It's a crisp and cloudless October night. A full moon peaks out from behind twisted, leafless tree limbs. Fog creeps around a bend in the road up ahead. We park in a bustling parking lot full of smiling faces, but getting out of my car I hear shrieks amidst the distant roar of a chainsaw. We know we shouldn't, but my boyfriend and I tentatively begin our walk toward the commotion. The fog grows thicker and, as we sneak around the bend, it takes on a curious orange glow. The screams get louder, the chainsaw more threatening. Closer we walk. Dark shadows up ahead slowly materialize. The orange glow becomes brighter, and more lights appear. Suddenly I am aware of faint music. It resembles carnival music, but it's off-key and manic. Closer we walk. The fog begins to clear. The screams are now deafeningly loud, and out of the corner of my eye I see a small group of people, running at full-sprint, from-what's that? The chainsaw gets louder and louder until I realize an escaped convict is chasing after them with a chainsaw! Although he looks much larger than they and full capable of outrunning them, he stops short, shakes the chainsaw at them, and defeated, retreats back into a dark, hillside barn. The shrieks turn into frenzied laughter as the group runs off into the darkness.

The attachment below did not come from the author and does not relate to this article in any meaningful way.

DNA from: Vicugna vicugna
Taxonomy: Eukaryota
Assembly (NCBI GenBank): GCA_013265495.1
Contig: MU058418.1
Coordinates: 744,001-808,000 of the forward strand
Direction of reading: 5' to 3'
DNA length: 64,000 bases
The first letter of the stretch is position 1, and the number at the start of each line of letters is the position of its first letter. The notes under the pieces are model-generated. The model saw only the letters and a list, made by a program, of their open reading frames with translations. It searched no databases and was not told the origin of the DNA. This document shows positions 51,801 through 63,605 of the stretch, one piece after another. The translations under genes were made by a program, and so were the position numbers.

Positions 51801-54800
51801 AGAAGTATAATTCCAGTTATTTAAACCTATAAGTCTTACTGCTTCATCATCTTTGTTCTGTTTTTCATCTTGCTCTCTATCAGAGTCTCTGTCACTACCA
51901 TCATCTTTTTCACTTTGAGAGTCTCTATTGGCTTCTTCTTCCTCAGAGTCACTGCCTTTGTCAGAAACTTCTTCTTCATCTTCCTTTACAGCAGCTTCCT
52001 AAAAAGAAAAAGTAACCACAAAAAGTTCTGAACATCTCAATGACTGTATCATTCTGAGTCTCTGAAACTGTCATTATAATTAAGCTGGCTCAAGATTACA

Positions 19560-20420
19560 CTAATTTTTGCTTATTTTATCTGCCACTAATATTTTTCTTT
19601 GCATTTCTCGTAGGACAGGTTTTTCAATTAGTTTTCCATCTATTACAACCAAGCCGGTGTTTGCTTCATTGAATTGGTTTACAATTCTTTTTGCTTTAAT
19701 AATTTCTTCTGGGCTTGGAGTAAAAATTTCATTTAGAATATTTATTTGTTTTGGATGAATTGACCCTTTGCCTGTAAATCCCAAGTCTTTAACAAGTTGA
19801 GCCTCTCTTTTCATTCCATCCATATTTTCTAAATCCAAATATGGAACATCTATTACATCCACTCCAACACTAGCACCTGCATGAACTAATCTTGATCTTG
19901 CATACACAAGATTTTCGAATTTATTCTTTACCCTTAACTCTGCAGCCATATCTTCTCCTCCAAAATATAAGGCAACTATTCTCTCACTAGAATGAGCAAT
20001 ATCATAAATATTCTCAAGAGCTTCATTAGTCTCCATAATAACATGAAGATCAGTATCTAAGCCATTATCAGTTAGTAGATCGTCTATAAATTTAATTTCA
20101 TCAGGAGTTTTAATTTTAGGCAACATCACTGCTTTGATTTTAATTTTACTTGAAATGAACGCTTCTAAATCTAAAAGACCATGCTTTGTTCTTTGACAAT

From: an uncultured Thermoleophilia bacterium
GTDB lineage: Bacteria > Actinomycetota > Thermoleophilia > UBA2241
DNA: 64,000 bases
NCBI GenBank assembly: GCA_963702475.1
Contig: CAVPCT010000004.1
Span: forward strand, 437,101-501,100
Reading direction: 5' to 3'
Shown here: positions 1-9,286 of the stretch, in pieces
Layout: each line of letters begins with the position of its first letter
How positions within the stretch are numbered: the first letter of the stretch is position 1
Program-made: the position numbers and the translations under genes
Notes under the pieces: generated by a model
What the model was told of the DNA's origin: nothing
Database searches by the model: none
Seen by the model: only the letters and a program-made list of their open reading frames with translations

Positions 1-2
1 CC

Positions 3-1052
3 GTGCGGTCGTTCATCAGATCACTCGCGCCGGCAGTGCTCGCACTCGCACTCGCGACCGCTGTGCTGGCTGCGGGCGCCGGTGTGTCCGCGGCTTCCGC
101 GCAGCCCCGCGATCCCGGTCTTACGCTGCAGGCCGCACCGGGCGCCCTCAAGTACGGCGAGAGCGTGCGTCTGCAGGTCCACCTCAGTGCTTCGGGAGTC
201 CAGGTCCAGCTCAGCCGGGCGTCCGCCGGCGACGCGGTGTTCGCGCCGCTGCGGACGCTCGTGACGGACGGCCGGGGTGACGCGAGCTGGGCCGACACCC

I have just entered the grounds of the Los Angeles Haunted Hayride.
It's October, but aside from a brief rainfall last week it doesn't much feel like autumn. Are you not quite in the Halloween spirit yet? A trip to the Haunted Hayride at Griffith Park's Old Zoo will quickly cure what ails you.
The drive leading to the site of the Hayride on Crystal Springs Dr. (from the 5 freeway) iscreepy enough to get you in the mood for a good scare. It's pitch black, and with all of the orange cones, construction equipment, and police tape due to the LADWP improvement project, it looks like zombies have taken over Griffith Park before you even reach the Hayride. Clever street signs that read "Cut Off A Head" almost help calm drivers' nerves, until you remember that you're descending into a canyon full of maniacs, murderers, and freaks.